Like any reasonable person would do, Douglas went out and got sloshed to take the edge off of his anger. He then sat down to write some letters. Douglas didn't see how he could help someone he disliked as much as McGraw win a pennant, so he decided he'd just skip out on the team. He drunkenly wrote this letter to his buddy Les Mann of the St. Louis Cardinals: "I want to leave here but I want some inducement. I don't want this guy to win the pennant and I feel if I stay here I will win it for him. If you want to send a man over here with the goods, I will leave for home on next train. I will go down to fishing camp and stay there."
The letter eventually ended up on Commissioner Landis' desk, and the old hanging judge came out with his customary punishment: a lifetime ban for Douglas.
6 & 7. Mickey Mantle and Willie Mays: Hanging Around Casinos
These two all-time greats were long retired when they received their lifetime bans, but that didn't mean that Major League Baseball didn't see fit to paternally meddle in their lives. Following their careers, Mantle and Mays spent some of their time working as goodwill ambassadors for casinos in Atlantic City. They weren't working for MLB at the time, and it's not like they were pit bosses, either. The two would show up to greet casino patrons, sign autographs, play in golf tournaments, and do other little appearances to raise their casinos' profiles. In Mays' case, his services contract with the casino actually forbid him from doing any gambling himself, so the whole thing seemed harmless enough.
Commissioner Bowie Kuhn wasn't having any of it, though. He felt that baseball legends shouldn't be hanging around casinos, so he banned both men from working for baseball teams in any capacity. Cooler heads eventually prevailed, and Kuhn's successor, Peter Uberroth, overturned the bans.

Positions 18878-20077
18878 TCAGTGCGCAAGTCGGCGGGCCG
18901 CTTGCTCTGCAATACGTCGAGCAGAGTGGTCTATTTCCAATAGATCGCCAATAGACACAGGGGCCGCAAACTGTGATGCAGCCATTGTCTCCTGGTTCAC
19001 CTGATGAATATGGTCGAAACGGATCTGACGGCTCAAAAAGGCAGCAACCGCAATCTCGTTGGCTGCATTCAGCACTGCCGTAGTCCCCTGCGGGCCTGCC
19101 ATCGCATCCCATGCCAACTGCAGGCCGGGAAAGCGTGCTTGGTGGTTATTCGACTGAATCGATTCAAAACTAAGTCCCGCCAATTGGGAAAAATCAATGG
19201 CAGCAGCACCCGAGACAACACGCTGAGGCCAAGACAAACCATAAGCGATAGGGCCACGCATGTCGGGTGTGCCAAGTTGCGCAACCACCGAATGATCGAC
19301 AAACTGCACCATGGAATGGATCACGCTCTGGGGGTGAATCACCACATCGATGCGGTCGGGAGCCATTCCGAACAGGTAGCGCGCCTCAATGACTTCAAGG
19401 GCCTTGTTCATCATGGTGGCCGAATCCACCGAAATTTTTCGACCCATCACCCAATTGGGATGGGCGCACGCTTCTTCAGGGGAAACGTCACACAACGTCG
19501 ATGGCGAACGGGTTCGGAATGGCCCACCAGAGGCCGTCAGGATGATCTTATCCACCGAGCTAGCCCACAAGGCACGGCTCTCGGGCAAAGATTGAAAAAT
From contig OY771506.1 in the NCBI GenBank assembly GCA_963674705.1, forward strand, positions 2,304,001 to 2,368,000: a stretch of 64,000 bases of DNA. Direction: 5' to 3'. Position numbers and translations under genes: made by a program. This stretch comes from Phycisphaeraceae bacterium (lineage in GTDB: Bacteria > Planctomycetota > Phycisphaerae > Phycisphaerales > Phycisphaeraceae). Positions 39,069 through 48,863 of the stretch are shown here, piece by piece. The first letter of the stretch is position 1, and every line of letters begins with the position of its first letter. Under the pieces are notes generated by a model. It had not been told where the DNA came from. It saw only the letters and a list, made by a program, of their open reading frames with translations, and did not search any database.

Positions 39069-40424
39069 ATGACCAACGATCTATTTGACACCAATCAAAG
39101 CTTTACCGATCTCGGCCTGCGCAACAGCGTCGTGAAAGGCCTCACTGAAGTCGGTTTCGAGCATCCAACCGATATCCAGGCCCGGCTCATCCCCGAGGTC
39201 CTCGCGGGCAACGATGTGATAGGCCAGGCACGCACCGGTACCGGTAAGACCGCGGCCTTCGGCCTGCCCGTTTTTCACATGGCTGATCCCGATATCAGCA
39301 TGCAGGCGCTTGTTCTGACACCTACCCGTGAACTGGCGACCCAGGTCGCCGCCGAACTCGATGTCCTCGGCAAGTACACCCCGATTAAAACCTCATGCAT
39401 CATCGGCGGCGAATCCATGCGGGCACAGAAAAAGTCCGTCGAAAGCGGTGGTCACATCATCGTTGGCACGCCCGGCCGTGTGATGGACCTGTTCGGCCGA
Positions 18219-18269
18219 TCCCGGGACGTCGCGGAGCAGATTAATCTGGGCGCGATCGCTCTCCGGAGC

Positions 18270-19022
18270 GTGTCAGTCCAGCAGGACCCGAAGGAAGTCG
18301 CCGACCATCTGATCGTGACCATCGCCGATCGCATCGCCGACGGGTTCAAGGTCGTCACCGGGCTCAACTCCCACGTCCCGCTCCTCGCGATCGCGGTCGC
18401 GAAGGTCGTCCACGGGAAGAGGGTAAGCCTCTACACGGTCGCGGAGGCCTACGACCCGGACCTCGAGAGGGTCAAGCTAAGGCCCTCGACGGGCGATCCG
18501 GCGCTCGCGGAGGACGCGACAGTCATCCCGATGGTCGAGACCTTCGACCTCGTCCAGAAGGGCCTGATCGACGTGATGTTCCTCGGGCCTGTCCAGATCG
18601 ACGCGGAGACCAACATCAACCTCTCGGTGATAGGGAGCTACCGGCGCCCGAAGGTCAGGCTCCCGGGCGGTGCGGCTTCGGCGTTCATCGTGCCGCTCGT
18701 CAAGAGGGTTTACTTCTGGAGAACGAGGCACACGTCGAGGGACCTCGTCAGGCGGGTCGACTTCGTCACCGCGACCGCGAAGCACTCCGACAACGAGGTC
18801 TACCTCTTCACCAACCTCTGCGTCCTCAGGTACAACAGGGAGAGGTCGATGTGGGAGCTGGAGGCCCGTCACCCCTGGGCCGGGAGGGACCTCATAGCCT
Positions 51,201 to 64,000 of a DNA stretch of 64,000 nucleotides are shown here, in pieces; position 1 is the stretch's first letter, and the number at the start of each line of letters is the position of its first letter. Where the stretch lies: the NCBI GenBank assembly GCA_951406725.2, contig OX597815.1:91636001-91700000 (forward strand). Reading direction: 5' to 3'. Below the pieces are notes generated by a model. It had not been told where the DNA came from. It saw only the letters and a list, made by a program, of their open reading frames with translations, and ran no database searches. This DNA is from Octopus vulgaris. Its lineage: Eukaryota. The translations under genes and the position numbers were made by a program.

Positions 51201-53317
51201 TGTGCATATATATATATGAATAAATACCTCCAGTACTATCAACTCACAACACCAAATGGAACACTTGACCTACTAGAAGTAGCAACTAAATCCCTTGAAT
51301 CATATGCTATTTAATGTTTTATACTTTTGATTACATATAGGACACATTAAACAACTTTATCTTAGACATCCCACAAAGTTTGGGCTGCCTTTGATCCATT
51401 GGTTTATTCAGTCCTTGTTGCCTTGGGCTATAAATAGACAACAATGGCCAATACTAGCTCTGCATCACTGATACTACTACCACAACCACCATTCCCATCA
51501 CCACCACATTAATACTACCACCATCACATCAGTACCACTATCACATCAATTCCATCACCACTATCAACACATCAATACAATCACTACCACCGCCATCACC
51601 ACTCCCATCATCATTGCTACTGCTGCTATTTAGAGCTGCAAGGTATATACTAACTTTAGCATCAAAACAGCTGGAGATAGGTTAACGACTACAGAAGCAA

8. George Steinbrenner: Stalking Dave Winfield
It was easy to criticize George Steinbrenner for his rampant spending on free agents, but really, wouldn't every fan love for their team's owner to open his wallet so freely? It's much easier and more sensible to deride Steinbrenner for what he did to Dave Winfield. After signing Winfield to a massive free-agent deal in 1980, Steinbrenner quit getting along with the future Hall of Fame outfielder. When Steinbrenner refused to make a contractually guaranteed $300,000 donation to Winfield's charitable foundation, Winfield sued the owner. Instead of simply making the donation, Steinbrenner paid Howard Spira, a self-described gambler, $40,000 to "dig up dirt" on Winfield.
Since consorting with gamblers is MLB's one unforgivable sin, and since running a smear campaign against a player isn't exactly classy, Commissioner Fay Vincent slapped Steinbrenner with a ban in 1990. Vincent gradually lightened his stance, though, and in the summer of 1992 he agreed to let Steinbrenner have a full reinstatement at the beginning of the 1993 season.